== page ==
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Evaluating robotic-assisted surgery training videos with multi-task convolutional neural networks

Abstract

We seek to understand if an automated algorithm can replace human scoring of surgical trainees performing the urethrovesical anastomosis in radical prostatectomy with synthetic tissue. Specifically, we investigate neural networks for predicting the surgical proficiency score (GEARS score) from video clips. We evaluate videos of surgeons performing the urethral anastomosis using synthetic tissue. The algorithm tracks surgical instrument locations from video, saving the positions of key points on the instruments over time. These positional features are used to train a multi-task convolutional network to infer each sub-category of the GEARS score to determine the proficiency level of trainees. Experimental results demonstrate that the proposed method achieves good performance with scores matching manual inspection in 86.1% of all GEARS sub-categories. Furthermore, the model can detect the difference between proficiency (novice to expert) in 83.3% of videos. Evaluation of GEARS sub-categories with artificial neural networks is possible for novice and intermediate surgeons, but additional research is needed to understand if expert surgeons can be evaluated with a similar automated system.

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Availability of data and material

Videos available upon request, with proper data management plan and IRB reciprocity approval.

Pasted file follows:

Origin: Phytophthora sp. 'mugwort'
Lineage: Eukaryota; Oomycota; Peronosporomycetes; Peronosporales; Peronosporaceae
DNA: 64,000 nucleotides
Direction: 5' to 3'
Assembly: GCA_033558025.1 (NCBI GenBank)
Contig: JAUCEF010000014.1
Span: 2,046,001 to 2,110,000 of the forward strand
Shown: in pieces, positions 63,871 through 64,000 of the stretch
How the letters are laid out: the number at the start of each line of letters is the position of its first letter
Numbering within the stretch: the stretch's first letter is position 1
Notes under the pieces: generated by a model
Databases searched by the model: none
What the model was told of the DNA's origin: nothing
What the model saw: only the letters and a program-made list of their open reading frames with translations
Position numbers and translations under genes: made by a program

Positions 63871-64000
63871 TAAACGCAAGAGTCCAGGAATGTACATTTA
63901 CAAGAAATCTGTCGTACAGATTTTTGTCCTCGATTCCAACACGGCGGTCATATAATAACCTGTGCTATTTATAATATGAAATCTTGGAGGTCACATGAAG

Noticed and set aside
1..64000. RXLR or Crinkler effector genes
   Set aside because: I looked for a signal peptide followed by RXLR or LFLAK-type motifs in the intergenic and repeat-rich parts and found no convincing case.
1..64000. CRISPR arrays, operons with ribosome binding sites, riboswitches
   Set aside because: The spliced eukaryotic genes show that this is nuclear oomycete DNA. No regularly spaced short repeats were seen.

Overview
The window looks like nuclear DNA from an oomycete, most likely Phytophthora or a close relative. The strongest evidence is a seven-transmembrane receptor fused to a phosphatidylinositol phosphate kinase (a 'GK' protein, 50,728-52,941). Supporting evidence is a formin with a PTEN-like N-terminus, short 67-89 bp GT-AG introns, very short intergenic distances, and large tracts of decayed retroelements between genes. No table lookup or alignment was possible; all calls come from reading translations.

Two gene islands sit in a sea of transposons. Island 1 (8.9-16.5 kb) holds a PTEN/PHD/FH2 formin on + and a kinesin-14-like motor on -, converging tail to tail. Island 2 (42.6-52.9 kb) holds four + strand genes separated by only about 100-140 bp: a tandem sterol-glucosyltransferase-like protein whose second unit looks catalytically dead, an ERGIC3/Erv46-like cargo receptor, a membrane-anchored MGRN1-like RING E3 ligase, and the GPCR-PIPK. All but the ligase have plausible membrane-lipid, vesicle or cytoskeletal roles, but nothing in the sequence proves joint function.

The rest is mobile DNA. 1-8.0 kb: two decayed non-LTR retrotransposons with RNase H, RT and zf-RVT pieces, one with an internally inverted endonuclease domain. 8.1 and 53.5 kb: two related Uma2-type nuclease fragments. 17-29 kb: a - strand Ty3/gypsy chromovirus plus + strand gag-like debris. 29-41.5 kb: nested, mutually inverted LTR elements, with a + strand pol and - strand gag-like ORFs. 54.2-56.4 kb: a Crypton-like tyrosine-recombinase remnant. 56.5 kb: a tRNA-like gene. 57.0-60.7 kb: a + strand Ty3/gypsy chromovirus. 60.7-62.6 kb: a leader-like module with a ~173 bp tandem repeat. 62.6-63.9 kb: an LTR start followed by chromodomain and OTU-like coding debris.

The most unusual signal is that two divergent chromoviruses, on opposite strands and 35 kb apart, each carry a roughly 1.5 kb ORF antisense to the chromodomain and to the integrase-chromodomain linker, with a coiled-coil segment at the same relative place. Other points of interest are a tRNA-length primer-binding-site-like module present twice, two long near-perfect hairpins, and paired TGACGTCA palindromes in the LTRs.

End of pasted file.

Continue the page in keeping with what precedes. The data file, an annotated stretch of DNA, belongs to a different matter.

Code availability

All source code is custom developed and available upon request (https://github.smu.edu/48066464/UTSW-Surgery-Project)

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Funding

Internal research and development funds were employed.

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Correspondence to Eric C. Larson.

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Authors Wang, Dai, Morgan, Elsaied, Garbens, Qu, Steinberg, Gahan, and Larson declare that they have no conflict of interest.

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All procedures performed in studies involving human participants were in accordance with the ethical standards of the institutional and/or national research committee and with the 1964 Helsinki declaration and its later amendments or comparable ethical standards.

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was obtained from all individual participants included in the study. This article does not contain any studies with animals performed by any of the authors.

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Wang, Y., Dai, J., Morgan, T.N. et al. Evaluating robotic-assisted surgery training videos with multi-task convolutional neural networks. J Robotic Surg (2021). https://doi.org/10.1007/s11701-021-01316-2

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  • DOI: https://doi.org/10.1007/s11701-021-01316-2

Keywords

  • Surgical training
  • Robotic-assisted surgery
  • Deep learning
  • Skill evaluation
  • Keypoint detection